Acc to the link, the highway speeds are from 62 to 75 mph. Midpoint is 68.5 so I'll use that as the "actual" speed.

22 mph tail wind reduces speed-into-wind to 68.5 - 22 = 46.5 mph. So I expect drag to reduce to (46.5/68.5)**2 = 0.46 of what it was, so roughly halved. Power saved was about 1.5 kW.

22 mph headwind increases speed-into-wind to 90.5 mph so drag should increase to 1.745 of what it was. Extra power needed was about 3 kW.

Acc to ev-database.uk Tesla 3 LR 73.5 kWh does 255 miles highway mild weather, so at 68.5 mph 255 miles takes 3.723 hrs, so to drain 73.5 kWh in that time the consumption must be about 19.75 kW continuous.

If the *only *load on the car is due to wind resistance, I'd expect the tailwind to reduce the load to half what it was, so I'd hope for a saving of 10kW. We see actual 1.5 kW saving.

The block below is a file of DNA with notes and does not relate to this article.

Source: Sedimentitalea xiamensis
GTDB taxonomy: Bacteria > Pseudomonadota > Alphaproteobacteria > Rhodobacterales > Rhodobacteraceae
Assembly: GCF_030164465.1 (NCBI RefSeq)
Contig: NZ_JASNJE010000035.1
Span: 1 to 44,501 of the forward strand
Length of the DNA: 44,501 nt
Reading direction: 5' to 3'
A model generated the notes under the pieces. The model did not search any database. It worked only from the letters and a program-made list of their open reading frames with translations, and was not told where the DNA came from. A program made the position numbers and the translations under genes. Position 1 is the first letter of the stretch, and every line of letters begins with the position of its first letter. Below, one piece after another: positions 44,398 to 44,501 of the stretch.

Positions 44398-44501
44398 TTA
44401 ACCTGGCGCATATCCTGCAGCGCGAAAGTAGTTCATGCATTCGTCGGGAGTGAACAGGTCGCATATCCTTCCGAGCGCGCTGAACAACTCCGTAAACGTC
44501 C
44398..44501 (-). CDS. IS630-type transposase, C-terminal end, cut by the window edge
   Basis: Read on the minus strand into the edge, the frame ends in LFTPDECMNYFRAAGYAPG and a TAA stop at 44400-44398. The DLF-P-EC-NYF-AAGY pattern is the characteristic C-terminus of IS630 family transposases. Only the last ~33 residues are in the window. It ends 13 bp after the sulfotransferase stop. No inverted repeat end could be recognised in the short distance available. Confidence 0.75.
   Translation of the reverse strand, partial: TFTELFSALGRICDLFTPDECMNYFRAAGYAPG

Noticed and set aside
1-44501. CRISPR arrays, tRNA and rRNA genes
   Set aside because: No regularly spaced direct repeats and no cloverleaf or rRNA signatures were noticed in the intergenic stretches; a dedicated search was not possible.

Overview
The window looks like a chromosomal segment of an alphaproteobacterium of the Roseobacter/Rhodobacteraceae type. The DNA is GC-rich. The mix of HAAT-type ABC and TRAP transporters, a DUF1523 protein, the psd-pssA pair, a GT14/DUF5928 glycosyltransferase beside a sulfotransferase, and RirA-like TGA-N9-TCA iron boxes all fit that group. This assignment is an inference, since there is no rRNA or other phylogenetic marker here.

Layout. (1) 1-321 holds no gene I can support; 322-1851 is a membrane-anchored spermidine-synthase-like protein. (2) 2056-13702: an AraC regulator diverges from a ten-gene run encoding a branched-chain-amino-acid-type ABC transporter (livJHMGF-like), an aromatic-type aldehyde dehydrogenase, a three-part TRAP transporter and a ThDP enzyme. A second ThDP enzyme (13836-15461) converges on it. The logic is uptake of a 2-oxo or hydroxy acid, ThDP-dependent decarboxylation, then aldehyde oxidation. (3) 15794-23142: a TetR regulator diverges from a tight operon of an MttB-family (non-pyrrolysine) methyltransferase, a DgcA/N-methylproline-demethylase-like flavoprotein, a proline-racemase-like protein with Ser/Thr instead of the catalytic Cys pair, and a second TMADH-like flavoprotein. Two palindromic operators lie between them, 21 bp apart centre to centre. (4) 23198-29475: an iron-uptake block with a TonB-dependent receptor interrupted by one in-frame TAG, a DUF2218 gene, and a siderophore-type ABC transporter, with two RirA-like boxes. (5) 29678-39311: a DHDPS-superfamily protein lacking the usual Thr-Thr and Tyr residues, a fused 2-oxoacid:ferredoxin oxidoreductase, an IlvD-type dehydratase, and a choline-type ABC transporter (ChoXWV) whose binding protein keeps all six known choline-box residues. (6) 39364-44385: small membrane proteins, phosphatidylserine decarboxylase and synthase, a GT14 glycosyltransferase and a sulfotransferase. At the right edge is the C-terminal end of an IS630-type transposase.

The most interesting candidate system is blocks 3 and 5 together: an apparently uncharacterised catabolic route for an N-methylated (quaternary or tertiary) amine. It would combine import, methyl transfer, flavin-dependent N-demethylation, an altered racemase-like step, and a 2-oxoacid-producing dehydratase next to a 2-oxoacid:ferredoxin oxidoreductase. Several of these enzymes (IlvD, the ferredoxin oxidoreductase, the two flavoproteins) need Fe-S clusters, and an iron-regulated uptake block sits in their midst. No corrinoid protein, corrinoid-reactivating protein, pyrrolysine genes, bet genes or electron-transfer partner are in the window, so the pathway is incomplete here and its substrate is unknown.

If the *only *load on the car is due to wind resistance, I'd expect the headwind to increase the load to 1.75 times what it was, so I'd expect an increase of 0.75 from existing load, so extra 15 kW needed. We see actual 3 kW extra load.

These extra loads are about a fifth of what the aerodynamic-drag-only theory predicts. So I think this is saying that the fixed loads due to tyre rolling resistance, viscous drag in gears/bearings, inefficiency in converting the 73.5 kWh to mechanical power at 68 mph, heating loads, air-conditioning loads, anything else you can think of that's consuming power at a steady rate, these contribute about 4/5 of the car's loads, and the wind-drag is contributing around 1/5.

Does this sound about right? Or did I get my estimates badly wrong somewhere? Would be nice to have an actual figure of instantaneous Model 3 power consumption at 68 mph in windless "average" day on the flat!